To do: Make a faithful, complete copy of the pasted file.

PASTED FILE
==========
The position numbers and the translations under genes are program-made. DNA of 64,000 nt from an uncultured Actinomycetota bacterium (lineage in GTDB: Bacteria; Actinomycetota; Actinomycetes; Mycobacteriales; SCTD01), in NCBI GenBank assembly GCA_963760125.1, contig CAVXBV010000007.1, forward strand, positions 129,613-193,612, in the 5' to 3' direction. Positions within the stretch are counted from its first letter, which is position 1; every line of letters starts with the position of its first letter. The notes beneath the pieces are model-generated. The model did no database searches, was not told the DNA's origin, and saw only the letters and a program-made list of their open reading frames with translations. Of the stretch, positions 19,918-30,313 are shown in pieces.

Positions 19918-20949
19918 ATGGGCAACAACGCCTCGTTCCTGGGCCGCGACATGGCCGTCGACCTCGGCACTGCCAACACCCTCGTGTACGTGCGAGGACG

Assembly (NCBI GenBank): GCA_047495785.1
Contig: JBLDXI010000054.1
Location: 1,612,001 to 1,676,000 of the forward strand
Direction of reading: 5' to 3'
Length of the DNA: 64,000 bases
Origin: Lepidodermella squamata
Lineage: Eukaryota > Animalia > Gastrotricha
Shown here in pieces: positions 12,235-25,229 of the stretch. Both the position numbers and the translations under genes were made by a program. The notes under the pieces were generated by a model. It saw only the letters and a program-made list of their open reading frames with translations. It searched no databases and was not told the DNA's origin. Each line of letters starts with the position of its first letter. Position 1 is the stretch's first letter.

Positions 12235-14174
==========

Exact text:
The position numbers and the translations under genes are program-made. DNA of 64,000 nt from an uncultured Actinomycetota bacterium (lineage in GTDB: Bacteria; Actinomycetota; Actinomycetes; Mycobacteriales; SCTD01), in NCBI GenBank assembly GCA_963760125.1, contig CAVXBV010000007.1, forward strand, positions 129,613-193,612, in the 5' to 3' direction. Positions within the stretch are counted from its first letter, which is position 1; every line of letters starts with the position of its first letter. The notes beneath the pieces are model-generated. The model did no database searches, was not told the DNA's origin, and saw only the letters and a program-made list of their open reading frames with translations. Of the stretch, positions 19,918-30,313 are shown in pieces.

Positions 19918-20949
19918 ATGGGCAACAACGCCTCGTTCCTGGGCCGCGACATGGCCGTCGACCTCGGCACTGCCAACACCCTCGTGTACGTGCGAGGACG

Assembly (NCBI GenBank): GCA_047495785.1
Contig: JBLDXI010000054.1
Location: 1,612,001 to 1,676,000 of the forward strand
Direction of reading: 5' to 3'
Length of the DNA: 64,000 bases
Origin: Lepidodermella squamata
Lineage: Eukaryota > Animalia > Gastrotricha
Shown here in pieces: positions 12,235-25,229 of the stretch. Both the position numbers and the translations under genes were made by a program. The notes under the pieces were generated by a model. It saw only the letters and a program-made list of their open reading frames with translations. It searched no databases and was not told the DNA's origin. Each line of letters starts with the position of its first letter. Position 1 is the stretch's first letter.

Positions 12235-14174